Symbols that have inherent messages are prohibited at Global sporting events . Is Dhoni a candidate so such sanctions? A huge and frankly unnecessary conflict has erupted over a symbol on the wicket-keeping gloves of Indian cricketer Mahendra Singh Dhoni at the ongoing Cricket World Cup taking place in England. The symbol is adapted from that of the Parachute Regiment of the Indian Territorial Army where Dhoni is an Honorary Colonel. The former Indian Captain, who had lifted the World Cup when it took place in India and Sri Lanka back in 2011, is a bonafide legend of the sport and talks fondly of his association with the Territorial Army, who are the reserves for the armed forces. The logo on his gloves, that of a “winged dagger”, is possibly meant to signify his appreciation of the forces although it omits the ‘Balidaan’ (sacrifice) logo. The International Cricket Council (ICC) has deemed this logo as inappropriate and has asked Dhoni to remove it.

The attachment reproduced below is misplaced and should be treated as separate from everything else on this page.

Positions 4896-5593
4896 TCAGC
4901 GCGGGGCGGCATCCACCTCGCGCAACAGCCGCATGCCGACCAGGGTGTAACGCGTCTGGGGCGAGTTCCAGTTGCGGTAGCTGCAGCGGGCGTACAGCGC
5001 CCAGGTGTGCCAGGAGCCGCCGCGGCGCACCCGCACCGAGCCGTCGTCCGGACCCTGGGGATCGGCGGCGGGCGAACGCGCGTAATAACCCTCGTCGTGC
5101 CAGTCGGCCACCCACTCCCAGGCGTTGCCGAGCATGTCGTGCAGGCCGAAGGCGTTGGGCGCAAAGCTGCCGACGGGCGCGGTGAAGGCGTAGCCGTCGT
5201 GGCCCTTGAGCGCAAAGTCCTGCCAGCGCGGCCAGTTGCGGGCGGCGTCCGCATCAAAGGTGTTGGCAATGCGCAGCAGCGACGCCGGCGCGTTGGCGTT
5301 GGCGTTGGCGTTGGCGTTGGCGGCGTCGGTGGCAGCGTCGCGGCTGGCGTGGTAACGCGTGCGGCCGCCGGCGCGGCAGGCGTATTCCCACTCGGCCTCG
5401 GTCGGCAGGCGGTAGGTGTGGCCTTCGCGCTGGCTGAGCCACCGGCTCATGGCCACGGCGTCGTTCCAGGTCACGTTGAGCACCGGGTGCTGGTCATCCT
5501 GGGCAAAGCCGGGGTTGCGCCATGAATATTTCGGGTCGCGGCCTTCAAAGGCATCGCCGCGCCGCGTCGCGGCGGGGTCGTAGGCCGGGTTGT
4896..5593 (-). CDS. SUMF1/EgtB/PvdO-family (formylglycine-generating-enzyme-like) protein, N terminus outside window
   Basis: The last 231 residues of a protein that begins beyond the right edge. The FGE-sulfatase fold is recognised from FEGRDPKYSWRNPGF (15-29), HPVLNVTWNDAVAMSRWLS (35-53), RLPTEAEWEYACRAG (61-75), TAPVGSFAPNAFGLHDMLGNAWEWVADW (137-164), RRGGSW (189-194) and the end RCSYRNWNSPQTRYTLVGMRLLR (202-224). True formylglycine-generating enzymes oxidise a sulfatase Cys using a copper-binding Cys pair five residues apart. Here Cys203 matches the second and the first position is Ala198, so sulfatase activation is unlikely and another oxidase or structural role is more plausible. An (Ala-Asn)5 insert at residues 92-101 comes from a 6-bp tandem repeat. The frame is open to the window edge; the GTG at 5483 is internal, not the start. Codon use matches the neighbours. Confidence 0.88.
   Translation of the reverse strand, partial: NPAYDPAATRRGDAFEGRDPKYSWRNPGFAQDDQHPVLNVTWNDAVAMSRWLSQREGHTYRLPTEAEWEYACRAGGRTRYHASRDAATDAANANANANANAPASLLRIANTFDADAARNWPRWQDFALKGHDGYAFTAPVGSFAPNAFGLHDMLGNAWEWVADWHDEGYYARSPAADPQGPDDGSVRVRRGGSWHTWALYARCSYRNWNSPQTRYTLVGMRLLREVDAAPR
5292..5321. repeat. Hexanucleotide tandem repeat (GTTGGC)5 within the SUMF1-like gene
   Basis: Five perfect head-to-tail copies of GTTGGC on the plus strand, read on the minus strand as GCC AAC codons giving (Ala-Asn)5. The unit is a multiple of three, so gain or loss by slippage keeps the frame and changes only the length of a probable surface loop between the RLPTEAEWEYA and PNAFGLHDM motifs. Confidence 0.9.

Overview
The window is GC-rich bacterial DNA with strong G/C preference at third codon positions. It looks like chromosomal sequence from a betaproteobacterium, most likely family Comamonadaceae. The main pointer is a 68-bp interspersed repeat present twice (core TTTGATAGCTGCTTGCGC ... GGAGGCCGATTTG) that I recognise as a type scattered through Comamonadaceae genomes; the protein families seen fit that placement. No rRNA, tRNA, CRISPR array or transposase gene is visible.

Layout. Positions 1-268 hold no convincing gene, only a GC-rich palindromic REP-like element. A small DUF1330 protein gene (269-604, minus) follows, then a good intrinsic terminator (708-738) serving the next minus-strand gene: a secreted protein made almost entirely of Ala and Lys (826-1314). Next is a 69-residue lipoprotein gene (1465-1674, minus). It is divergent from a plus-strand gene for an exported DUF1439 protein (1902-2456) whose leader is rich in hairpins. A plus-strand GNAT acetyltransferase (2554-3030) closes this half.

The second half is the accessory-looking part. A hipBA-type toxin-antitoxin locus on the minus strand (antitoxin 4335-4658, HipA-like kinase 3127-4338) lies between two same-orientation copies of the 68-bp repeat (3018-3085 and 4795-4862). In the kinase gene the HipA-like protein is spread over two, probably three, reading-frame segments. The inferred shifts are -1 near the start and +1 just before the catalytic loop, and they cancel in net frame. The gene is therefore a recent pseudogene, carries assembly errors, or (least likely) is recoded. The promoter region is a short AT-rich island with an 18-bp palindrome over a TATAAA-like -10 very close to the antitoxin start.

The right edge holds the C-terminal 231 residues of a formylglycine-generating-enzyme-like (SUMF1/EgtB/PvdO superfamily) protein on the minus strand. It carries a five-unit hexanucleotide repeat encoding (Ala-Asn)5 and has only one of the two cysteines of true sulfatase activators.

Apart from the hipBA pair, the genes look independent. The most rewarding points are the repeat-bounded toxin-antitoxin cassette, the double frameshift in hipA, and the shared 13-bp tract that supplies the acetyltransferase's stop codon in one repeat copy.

Almost every major global sporting event prevents the display of messages that have a political, religious or racist connotation on them. Several footballers have fallen foul of this ruling. Previously, English spinner Moeen Ali had been reprimanded for wearing a pro-Palestinian logo. However, the Board of Control for Cricket in India (BCCI) has made it very clear that it will support Dhoni, claiming that the logo is not a complete replica of the Regimental logo. In these hyper-nationalistic times, this is really not a battle the ICC wants to take on, given that an overwhelming bulk of its revenue comes from India.
And for athletes to honour their armed forces is nothing new, most American sporting events have strong identification with their military but playing the Devil’s Advocate, the ICC has a point. Where can such logos stop? What if during the India-Pakistan match both sides go overboard? Maybe the ICC and BCCI can reach a happy compromise. Going forward, all Indian cricketers and athletes should take permission before they display any symbols on their uniforms or bodies to prevent such furores.
Writer & Courtesy: The Pioneer